Unchained is pleased to announce that David Z. Morris will be writing a regular opinion column at Unchained, starting with some pieces analyzing the run-up to the trial of Sam Bankman-Fried. Morris has been writing about cryptocurrency since 2013 for outlets including Fortune, the Atlantic, and, most recently, as Chief Columnist at CoinDesk. He publishes the biweekly finance and technology newsletter Flesh/Markets.
All eyes are on the criminal trial of Sam Bankman-Fried, the founder and mastermind behind the crypto exchange FTX and trading firm Alameda Research, which began Tuesday. Both businesses are now defunct thanks to what appears to be, at best, Bankman-Fried’s incompetence at managing customer funds. At worst, it may have been the largest financial fraud since Bernie Madoff.
But it has become increasingly obvious since his arrest last December that the image of Sam Bankman-Fried, once hailed as crypto’s “golden boy,” was created with a lot of help from people other than Bankman-Fried himself. Those people largely came from the global elite, and appear to have used their status to help take advantage of vast numbers of average people.
They won’t be sitting at the defense table during the trial – but many of them should be.
Perhaps most shockingly, we recently learned that Bankman-Fried’s Stanford professor parents appear to have had an active role in their son’s alleged crimes, including emails that appear to show his mother, Barbara Fried, encouraging campaign finance fraud. Given their prominence at the institution, Stanford’s role in propping up FTX at its peak has been called into question. In court filings earlier this year, the university was listed among creditors FTX owed money.
There are many others who seem to have been blinded by greed in the face of a fake genius’s illusory wealth. Since Bankman-Fried’s arrest, we have also learned of more direct involvement by the leaders of the effective altruism movement in covering up his misdeeds. We have heard mealy-mouthed defenses from Kevin O’Leary, the reality show investor, who was reportedly paid $15 million dollars to shill the exchange.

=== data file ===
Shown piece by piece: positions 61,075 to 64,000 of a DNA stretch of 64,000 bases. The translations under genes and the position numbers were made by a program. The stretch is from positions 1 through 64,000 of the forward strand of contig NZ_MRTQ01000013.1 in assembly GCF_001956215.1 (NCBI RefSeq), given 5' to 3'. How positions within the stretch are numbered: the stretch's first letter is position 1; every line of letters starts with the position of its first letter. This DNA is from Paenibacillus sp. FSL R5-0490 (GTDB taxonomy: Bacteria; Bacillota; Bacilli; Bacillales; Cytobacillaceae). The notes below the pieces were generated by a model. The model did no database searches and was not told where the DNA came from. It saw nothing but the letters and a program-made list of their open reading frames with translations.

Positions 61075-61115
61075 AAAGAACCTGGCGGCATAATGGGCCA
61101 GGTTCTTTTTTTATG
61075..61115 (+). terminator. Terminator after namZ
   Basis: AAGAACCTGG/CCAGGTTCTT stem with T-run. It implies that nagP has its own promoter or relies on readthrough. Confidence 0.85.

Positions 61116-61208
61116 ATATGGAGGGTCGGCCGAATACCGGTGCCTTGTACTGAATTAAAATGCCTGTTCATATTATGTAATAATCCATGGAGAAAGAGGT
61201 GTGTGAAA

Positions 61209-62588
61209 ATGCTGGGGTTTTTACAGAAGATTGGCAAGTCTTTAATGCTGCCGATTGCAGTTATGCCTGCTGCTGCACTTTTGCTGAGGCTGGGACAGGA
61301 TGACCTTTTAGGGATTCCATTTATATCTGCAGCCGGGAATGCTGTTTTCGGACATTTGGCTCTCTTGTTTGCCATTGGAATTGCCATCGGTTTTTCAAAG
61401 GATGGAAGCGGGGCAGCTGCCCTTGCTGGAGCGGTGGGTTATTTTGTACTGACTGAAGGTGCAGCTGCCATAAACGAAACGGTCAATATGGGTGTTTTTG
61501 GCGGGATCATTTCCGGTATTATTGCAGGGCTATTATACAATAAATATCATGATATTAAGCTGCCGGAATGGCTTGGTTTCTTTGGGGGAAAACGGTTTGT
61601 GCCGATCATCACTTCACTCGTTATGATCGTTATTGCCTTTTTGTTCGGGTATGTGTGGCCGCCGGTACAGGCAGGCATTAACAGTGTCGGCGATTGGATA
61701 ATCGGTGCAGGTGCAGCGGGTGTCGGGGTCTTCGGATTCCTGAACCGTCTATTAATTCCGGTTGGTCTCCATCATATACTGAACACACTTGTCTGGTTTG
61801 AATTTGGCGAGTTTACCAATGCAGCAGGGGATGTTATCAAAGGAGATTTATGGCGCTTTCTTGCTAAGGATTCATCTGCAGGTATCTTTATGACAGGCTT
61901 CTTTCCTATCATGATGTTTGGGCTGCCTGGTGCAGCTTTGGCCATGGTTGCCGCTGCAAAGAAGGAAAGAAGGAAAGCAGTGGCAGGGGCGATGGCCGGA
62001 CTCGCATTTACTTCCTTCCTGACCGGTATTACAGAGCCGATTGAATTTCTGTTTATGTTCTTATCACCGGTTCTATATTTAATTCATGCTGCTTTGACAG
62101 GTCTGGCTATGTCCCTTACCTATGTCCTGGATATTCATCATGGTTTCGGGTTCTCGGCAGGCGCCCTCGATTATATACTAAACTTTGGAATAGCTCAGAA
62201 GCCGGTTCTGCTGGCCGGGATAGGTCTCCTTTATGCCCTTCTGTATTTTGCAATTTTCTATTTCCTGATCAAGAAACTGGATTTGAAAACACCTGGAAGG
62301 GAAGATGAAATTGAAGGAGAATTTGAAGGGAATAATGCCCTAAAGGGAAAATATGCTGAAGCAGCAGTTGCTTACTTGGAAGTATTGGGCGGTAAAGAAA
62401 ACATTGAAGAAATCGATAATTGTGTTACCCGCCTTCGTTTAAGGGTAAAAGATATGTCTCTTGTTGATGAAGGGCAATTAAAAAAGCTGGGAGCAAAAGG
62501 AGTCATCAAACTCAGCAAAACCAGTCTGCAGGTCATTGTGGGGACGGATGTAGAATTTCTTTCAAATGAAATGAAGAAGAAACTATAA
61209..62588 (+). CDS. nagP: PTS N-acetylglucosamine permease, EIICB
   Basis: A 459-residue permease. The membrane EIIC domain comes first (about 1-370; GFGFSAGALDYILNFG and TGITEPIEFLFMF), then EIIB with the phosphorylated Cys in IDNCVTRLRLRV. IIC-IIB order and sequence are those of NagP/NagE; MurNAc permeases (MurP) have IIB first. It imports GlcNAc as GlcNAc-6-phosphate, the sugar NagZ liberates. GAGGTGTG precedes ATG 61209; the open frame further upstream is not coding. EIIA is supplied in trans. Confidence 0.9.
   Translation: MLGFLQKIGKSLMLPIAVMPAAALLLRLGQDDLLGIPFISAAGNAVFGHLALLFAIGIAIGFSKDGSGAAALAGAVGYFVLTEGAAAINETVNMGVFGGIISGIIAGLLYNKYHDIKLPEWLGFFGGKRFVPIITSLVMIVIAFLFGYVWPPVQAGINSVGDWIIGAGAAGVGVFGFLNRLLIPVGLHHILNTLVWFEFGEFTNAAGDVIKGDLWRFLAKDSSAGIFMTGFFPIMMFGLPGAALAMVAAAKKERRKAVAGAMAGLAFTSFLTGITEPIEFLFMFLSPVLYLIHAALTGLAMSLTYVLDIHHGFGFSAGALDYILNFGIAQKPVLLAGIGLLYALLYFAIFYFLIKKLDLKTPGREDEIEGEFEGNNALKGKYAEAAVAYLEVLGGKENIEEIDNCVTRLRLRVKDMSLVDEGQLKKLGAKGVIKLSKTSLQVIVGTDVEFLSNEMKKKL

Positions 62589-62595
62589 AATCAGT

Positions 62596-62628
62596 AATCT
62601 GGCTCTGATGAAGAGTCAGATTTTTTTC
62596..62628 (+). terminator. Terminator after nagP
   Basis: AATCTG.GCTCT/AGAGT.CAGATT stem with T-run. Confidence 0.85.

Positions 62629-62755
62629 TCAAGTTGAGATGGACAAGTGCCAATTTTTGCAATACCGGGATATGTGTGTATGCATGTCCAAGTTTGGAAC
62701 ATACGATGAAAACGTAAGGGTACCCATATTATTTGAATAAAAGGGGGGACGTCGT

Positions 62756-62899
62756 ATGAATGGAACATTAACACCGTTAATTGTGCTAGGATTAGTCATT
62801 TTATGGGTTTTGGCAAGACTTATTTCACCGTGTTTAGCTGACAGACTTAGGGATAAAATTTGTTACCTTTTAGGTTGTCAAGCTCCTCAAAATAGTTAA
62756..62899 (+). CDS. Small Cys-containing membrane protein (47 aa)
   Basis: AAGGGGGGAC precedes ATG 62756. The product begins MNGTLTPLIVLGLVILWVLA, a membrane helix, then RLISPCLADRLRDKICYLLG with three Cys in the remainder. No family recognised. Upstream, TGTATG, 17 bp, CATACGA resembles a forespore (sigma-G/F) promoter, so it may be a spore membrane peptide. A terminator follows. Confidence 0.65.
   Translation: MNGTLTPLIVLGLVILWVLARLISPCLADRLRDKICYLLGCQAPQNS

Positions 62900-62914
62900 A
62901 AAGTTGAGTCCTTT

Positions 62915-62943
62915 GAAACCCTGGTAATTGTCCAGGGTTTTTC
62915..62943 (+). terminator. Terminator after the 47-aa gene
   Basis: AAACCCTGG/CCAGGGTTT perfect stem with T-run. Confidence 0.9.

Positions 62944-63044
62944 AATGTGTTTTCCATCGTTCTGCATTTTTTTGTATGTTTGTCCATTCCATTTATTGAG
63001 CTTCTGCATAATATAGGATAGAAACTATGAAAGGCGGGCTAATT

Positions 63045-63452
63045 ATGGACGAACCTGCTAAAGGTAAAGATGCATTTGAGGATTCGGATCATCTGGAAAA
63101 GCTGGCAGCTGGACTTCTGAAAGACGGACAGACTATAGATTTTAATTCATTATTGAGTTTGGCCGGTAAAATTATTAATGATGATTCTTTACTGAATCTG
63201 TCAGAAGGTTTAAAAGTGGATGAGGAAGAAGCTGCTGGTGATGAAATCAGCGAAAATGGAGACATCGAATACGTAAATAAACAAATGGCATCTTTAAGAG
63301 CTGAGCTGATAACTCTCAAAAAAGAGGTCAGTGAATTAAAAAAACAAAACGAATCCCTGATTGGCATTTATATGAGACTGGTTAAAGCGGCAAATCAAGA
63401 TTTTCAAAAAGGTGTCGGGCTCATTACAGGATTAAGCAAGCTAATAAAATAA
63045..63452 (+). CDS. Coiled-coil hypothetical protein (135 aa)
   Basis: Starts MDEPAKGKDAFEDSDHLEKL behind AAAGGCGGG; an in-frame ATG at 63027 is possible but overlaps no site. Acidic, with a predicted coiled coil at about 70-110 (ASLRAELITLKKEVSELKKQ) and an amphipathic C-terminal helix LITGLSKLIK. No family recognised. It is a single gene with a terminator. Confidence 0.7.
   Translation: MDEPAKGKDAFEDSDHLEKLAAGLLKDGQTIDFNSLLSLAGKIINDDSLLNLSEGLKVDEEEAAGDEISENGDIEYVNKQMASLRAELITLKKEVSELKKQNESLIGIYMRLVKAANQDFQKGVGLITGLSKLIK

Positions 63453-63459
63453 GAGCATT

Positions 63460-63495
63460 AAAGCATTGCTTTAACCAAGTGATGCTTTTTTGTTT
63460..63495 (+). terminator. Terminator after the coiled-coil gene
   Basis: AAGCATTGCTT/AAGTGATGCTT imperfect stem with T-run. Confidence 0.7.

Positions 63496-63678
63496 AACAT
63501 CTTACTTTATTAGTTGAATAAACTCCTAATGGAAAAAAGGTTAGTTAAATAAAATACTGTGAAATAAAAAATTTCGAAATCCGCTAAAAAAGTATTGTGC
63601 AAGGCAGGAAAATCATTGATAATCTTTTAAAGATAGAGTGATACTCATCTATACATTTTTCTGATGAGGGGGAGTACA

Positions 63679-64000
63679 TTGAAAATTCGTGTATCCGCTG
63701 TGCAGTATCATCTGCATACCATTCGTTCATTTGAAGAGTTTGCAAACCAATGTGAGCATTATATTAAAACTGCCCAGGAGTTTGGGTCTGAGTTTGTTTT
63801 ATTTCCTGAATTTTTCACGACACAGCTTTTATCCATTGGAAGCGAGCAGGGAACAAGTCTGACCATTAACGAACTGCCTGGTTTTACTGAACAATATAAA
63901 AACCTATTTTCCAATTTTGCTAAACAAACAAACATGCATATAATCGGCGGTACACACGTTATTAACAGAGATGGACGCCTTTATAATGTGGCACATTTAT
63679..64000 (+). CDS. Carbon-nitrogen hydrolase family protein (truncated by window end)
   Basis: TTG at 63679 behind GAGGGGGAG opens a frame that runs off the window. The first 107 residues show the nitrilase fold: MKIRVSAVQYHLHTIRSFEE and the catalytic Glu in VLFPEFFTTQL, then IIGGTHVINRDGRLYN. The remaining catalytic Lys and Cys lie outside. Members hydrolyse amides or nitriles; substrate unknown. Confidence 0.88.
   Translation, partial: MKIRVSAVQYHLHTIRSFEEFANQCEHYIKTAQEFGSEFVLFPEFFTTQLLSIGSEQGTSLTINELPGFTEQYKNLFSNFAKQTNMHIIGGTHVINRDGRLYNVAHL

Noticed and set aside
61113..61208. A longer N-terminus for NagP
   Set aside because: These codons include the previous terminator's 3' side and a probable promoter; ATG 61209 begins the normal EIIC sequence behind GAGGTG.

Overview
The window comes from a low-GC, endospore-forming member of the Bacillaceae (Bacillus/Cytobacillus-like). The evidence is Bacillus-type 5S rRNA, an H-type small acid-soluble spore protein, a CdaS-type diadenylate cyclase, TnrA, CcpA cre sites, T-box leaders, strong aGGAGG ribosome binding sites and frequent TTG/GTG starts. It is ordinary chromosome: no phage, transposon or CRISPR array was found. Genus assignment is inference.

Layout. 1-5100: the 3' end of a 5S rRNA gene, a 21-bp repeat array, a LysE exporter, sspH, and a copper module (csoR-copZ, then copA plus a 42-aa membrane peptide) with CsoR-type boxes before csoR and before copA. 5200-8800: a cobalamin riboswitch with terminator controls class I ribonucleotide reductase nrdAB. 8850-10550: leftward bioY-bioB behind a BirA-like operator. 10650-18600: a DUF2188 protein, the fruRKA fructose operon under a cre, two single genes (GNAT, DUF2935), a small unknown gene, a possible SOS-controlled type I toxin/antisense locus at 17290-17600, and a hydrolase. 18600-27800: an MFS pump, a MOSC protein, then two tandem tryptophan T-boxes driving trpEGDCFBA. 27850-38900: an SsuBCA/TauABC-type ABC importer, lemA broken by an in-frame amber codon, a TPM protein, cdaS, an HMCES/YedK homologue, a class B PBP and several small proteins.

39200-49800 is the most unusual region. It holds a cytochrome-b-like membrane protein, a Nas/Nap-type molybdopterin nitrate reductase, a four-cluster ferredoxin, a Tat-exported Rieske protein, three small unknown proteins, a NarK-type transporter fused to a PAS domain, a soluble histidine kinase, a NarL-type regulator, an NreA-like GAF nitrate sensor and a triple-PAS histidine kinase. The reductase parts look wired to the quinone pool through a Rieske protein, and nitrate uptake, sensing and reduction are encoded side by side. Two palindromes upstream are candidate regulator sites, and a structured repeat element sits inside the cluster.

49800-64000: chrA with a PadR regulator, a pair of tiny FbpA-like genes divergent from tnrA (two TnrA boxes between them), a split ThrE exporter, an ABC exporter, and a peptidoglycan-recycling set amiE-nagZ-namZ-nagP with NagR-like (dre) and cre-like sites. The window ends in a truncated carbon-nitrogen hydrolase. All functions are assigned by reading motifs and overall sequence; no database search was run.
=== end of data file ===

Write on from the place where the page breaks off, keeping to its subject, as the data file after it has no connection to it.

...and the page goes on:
And finally, we’ve learned of the immense failings of real-life professional investors. Venture capital funds seemingly swallowed SBF’s mythology whole and did little of the deep number-crunching or oversight that are nominally their main roles in the economy. Most notoriously, Sequoia Capital invested without looking too closely, praised SBF’s “brilliance” to the sky, and then tried to erase their alternate-reality hagiography.
None of these entanglements exculpate Sam Bankman-Fried. A defense that leans on his youth and inexperience to explain the embezzlement of billions of dollars of other people’s money won’t erase that as CEO of FTX, he was the one ultimately responsible for the company’s misconduct. It was he, above all, who built an organization so chaotic and a team so short on experience, that his own reckless behavior went unchecked.
The hoax of hype
But SBF also represents a deeper rot endemic in the shift of the global economy away from productive industry and towards finance. This shift makes it easier for elites to abuse their influence for the purpose of taking advantage of the rest of us.
Finance had the highest share of U.S. GDP growth of any industry in 2022 at 20.2% (professional services was a distant second at 13.1%). And as I’ve written elsewhere, finance is about predicting the future. Moreso, it’s about bringing future profits into the present, and it’s subject to large misjudgments. Those misjudgments are often hard to distinguish from legalized fraud, and it’s the already wealthy and connected who stand to benefit most from that slippery boundary.
For an example of the seemingly innocent sort, just look at a “pandemic stock” like Peloton: for a moment, the future seemed to be all about people staying at home and riding stationary bikes. That led Peloton’s market cap to rise about 7x to nearly $46 billion in a few weeks in early 2020. A lot of people got very rich by selling into anticipation of projected success. Peloton’s massive explosion quickly faded, and its market cap has since dropped by 97%. It now trades at about $1.8 billion in total market cap.